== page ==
CVS Health Canada says its saliva testing can help detect autism spectrum disorders, including autism, in the country.
The tests, which are administered by CVS Pharmacy in Toronto, were developed by researchers from the University of Toronto and were approved by Health Canada on Thursday.
“We can now be confident that saliva testing, when used correctly, will be able to identify people with ASD and other developmental disorders,” said Dr. Michael Krumholz, the co-author of the study and an assistant professor at the University at Buffalo.
“I am very proud that we have a tool that is able to help people in this day and age.”
The saliva tests are administered in a secure environment, and can be administered in two or three sessions.
They have been approved by the U.S. Food and Drug Administration.
CVS will begin providing the tests to people in Canada by mid-May.
It was first announced that the saliva tests could be used to identify autism spectrum conditions in March, but the results of the test have not been published yet.
The test can detect the presence of an enzyme called capsaicin in saliva and detect whether people are autistic.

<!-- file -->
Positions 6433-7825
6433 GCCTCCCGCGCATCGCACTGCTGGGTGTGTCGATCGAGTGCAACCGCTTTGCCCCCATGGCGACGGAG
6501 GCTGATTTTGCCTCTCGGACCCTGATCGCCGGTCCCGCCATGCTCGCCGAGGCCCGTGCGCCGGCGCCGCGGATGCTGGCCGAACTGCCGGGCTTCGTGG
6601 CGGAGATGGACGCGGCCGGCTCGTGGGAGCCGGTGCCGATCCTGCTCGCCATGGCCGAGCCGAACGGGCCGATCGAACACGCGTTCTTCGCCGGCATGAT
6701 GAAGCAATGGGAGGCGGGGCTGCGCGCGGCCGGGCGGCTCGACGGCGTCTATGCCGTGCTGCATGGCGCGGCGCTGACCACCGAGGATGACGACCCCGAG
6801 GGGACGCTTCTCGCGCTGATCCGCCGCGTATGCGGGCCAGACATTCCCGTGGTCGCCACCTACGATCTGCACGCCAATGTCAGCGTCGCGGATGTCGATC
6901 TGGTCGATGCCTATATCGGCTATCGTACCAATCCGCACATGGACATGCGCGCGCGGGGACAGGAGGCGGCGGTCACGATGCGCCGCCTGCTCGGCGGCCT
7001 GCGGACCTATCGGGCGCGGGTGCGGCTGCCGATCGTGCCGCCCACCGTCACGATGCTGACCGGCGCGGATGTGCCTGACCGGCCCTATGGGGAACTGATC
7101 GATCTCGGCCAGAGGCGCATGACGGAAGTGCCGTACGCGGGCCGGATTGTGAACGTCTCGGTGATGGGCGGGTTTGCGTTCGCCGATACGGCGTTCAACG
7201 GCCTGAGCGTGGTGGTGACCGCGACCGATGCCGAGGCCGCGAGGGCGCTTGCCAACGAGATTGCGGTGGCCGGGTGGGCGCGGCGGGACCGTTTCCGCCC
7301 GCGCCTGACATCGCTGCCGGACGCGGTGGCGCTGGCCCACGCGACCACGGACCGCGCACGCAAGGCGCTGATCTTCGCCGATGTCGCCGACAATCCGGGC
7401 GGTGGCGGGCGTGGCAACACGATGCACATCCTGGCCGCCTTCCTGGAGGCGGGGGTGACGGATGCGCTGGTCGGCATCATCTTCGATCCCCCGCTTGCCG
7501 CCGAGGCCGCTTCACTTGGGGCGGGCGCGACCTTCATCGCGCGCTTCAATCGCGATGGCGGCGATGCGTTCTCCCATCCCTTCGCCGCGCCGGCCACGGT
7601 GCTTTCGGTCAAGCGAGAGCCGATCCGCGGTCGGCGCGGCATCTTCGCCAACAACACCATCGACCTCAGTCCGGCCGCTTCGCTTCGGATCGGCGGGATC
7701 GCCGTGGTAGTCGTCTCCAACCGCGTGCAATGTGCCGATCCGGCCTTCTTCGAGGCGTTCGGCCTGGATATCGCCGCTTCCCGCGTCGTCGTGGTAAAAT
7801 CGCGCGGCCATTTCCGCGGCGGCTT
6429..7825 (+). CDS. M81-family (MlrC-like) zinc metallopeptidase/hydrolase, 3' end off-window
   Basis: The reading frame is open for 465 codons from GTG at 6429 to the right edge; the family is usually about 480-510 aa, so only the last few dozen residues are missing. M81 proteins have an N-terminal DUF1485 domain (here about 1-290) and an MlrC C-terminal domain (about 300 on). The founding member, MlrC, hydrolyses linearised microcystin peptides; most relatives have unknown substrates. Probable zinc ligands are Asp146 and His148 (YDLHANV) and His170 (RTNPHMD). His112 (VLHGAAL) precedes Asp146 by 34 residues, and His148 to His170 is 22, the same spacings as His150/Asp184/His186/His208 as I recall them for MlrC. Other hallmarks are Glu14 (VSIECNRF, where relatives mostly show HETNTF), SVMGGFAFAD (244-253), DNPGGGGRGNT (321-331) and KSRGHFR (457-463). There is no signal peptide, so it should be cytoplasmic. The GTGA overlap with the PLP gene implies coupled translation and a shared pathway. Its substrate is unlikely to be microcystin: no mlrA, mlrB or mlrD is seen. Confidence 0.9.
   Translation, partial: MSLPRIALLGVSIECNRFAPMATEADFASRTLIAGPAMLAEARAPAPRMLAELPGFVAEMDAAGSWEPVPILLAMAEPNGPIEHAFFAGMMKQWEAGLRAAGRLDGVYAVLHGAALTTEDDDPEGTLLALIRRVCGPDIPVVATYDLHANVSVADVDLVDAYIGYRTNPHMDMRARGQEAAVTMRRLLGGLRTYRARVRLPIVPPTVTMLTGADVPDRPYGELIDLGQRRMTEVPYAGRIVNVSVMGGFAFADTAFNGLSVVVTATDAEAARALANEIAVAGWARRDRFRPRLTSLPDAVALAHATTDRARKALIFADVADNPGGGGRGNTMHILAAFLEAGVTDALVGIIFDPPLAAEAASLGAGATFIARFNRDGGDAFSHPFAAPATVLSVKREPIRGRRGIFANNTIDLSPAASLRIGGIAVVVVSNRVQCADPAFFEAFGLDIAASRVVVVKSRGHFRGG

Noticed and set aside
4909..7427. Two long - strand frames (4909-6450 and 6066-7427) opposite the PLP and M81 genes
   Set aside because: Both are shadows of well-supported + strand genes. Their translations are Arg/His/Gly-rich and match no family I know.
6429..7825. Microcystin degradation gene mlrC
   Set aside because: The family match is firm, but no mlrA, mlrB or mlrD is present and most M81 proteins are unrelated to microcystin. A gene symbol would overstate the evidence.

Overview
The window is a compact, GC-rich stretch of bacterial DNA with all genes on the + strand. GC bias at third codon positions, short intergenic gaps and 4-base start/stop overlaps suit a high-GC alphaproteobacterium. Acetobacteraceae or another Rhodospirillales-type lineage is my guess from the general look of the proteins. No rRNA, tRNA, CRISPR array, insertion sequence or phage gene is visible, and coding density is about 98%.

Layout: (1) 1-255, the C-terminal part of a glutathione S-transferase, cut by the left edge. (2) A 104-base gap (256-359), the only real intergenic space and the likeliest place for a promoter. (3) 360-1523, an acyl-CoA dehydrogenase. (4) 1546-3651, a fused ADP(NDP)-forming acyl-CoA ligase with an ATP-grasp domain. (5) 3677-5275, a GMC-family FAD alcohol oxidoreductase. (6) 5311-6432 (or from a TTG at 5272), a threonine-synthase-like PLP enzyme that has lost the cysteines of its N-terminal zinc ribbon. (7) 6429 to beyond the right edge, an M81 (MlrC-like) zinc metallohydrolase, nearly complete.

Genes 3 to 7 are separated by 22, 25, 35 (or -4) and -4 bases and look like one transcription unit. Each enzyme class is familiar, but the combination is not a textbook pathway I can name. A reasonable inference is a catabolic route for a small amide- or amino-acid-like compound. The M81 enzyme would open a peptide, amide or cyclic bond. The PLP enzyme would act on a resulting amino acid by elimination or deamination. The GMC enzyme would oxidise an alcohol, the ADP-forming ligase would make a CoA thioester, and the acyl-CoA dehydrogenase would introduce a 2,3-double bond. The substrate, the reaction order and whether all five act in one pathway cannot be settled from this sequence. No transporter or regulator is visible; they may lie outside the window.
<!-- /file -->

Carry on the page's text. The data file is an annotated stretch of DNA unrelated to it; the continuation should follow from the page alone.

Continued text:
If the test detects autism spectrum symptoms, people with autism may have a milder form of the disorder.
A second saliva test is expected to be available later this year.
In the study, researchers tested saliva samples from more than 1,000 people in Toronto and Montreal, with the results reported on Thursday by the New York Times.
The test showed a significant increase in autism spectrum diagnoses for people in the Toronto area who had a history of having autism or other developmental issues, including autistic spectrum disorders.
This study will be useful to other researchers who are conducting saliva testing in other parts of the world, Krumhelz said.
Although CVS said that the tests were validated by other studies, it could not provide details about how the test works.
The company also said it was working with Health Canada to get approval for a test for autism in Ontario.
Other companies, including Amgen, are also testing saliva for autism, including tests for Alzheimer’s disease and Parkinson’s disease.
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